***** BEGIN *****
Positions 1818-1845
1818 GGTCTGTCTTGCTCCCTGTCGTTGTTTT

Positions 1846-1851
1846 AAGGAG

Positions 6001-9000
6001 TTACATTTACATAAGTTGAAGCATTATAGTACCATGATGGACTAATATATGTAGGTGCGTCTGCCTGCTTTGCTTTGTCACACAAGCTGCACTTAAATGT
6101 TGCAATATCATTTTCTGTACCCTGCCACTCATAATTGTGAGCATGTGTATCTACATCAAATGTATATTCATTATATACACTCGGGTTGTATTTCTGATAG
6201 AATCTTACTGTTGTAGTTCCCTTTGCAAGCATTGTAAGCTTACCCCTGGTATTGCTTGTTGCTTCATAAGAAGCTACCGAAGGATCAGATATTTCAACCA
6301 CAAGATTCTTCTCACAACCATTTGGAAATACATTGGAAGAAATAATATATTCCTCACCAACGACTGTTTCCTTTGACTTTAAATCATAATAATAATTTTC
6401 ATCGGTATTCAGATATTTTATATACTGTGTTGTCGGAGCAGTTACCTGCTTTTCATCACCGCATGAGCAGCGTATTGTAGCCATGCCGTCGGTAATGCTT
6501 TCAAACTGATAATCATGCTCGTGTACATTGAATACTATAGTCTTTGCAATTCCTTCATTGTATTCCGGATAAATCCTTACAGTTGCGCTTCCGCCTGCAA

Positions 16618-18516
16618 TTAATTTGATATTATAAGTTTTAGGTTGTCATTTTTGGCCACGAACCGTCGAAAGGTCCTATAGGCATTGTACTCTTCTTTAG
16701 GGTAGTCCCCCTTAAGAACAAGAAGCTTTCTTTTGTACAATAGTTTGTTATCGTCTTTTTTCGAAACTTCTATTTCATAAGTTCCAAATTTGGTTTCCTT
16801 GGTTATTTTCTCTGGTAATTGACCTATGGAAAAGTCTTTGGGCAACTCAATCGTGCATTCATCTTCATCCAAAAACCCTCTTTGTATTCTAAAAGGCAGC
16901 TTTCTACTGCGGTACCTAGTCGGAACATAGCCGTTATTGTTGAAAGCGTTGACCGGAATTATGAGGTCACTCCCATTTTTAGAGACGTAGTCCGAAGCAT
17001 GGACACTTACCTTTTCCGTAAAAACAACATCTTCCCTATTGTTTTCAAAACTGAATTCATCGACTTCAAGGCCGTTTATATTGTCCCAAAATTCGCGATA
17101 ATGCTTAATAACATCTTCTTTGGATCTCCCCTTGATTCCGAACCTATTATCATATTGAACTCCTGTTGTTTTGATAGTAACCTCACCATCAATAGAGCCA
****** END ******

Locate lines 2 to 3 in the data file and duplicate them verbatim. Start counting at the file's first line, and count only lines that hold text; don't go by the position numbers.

1818 GGTCTGTCTTGCTCCCTGTCGTTGTTTT

Positions 1846-1851